In step S32, a new reference value is calculated by subtracting the old "covered up" value (IOVAL) and adding the "newly exposed" value (i.e., IVAL at degree 32) and storing the resulting value as variable IWSUM. As shown in FIG. 8, IWSUM2 for the second group (degrees 2-32) is still 140. After the new reference value for the new group of lateral run out values has been calculated in step S32, the program indexes variable IGROP in step S33 (FIG. 7A). The program then returns to step S24 in order to calculate a new group value (NEWVAL) for the second group. NEWVAL for the second group (NEWVAL2) is calculated to be 232 (see FIG. 8). Since NEWVAL2 is greater than the previous value for IBULG (i.e. 108), 232 is stored as the new value for IBULG in step S26. The program then proceeds through steps S27-S33 as previously described.
After 360 groups of values have been considered, the variable IGROP equals 360, and the program branches to step S34 (FIG. 7B). In step S34, the IBULG and IVALY variables are scaled by dividing by 31 (the value of IWIDE) in order to prepare these values for proper comparison with the bulge and valley limits established in step S19.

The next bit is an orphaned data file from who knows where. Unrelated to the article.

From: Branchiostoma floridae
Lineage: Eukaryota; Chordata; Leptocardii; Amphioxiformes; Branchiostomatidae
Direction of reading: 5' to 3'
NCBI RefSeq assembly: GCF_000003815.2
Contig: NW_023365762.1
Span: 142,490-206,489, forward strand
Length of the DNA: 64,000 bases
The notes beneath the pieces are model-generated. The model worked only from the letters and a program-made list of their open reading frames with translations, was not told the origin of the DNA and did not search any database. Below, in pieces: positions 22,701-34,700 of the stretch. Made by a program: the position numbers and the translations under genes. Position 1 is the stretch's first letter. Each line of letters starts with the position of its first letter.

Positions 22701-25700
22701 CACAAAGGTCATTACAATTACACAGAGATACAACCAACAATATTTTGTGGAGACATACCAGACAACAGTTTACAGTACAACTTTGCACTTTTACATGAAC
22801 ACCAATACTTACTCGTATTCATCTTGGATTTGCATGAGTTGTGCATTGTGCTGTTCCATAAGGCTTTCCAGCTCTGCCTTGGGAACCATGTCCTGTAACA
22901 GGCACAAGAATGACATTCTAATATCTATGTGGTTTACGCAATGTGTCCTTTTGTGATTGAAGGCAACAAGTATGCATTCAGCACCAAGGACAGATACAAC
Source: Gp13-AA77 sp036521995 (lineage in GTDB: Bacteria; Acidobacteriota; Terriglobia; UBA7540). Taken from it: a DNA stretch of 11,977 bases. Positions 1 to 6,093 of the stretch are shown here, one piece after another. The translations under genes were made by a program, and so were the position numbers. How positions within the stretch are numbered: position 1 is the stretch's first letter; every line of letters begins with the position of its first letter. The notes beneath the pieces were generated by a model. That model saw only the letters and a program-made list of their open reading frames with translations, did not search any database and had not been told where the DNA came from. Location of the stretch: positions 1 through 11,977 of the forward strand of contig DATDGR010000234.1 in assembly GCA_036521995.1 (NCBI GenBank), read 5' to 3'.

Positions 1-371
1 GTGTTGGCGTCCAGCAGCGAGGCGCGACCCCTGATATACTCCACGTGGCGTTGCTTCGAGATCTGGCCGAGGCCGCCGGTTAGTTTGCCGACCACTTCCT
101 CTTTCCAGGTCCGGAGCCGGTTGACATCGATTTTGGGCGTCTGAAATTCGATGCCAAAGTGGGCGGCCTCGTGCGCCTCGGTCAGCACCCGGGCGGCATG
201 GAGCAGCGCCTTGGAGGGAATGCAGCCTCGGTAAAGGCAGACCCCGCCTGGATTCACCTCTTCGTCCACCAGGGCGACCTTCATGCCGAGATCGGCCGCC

In step S35, the scaled IBULG and IVALY values are stored for later comparison to limits.
In step S36, steps S21-S35 are repeated for lateral runout values of sidewall W2, and the values scaled in step S35 are stored as values IBULG (W2) and IVALY (W2).
If IBULG (W2) is not greater than IBULG (W1), the variable IBULG is set equal to the scaled IBULG value for sidewall W1 in steps S37 and S38. The operation is performed on the scaled IVALY values for sidewalls W1 and W2 in steps S39 and S40.
According to step S41, if the value of IBULG is greater than the bulge limit established in step S19, a BULGE flag is set in step S42. If the value of IVALY is greater than the valley limit established in steps S19 (step S43), a VALLEY flag is set in step S44. The IBULG and IVALY values used in steps S41 and S43 are indicative of the degree of deformation in sidewalls W1 and W2 as a whole, and can be used as an accurate measure of the condition of the tire resulting from the component preparation, assembly, and curing steps of the manufacturing process (FIG. 1).